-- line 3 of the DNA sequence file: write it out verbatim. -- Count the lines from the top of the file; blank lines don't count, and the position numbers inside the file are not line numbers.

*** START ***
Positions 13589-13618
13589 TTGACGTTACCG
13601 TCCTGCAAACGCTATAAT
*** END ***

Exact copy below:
13601 TCCTGCAAACGCTATAAT